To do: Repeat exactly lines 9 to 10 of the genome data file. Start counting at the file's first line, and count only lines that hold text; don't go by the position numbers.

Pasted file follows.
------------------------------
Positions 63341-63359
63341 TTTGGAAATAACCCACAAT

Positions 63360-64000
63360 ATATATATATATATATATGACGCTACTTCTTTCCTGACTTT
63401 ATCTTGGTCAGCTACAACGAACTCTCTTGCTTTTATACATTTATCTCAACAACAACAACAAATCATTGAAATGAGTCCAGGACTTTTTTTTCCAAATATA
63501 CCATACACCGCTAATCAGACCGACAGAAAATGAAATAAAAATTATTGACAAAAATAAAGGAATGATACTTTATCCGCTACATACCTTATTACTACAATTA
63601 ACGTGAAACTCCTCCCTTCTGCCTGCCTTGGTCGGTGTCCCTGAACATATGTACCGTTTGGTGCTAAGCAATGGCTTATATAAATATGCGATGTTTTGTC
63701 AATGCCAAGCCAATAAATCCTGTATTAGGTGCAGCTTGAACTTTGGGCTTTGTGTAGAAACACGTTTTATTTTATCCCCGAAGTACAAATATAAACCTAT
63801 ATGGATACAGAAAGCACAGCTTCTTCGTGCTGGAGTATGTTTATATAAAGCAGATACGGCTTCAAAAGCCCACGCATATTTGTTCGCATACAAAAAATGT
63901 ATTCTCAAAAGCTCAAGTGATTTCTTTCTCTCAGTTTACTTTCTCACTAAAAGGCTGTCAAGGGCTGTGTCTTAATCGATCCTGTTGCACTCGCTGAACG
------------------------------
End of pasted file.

63801 ATGGATACAGAAAGCACAGCTTCTTCGTGCTGGAGTATGTTTATATAAAGCAGATACGGCTTCAAAAGCCCACGCATATTTGTTCGCATACAAAAAATGT
63901 ATTCTCAAAAGCTCAAGTGATTTCTTTCTCTCAGTTTACTTTCTCACTAAAAGGCTGTCAAGGGCTGTGTCTTAATCGATCCTGTTGCACTCGCTGAACG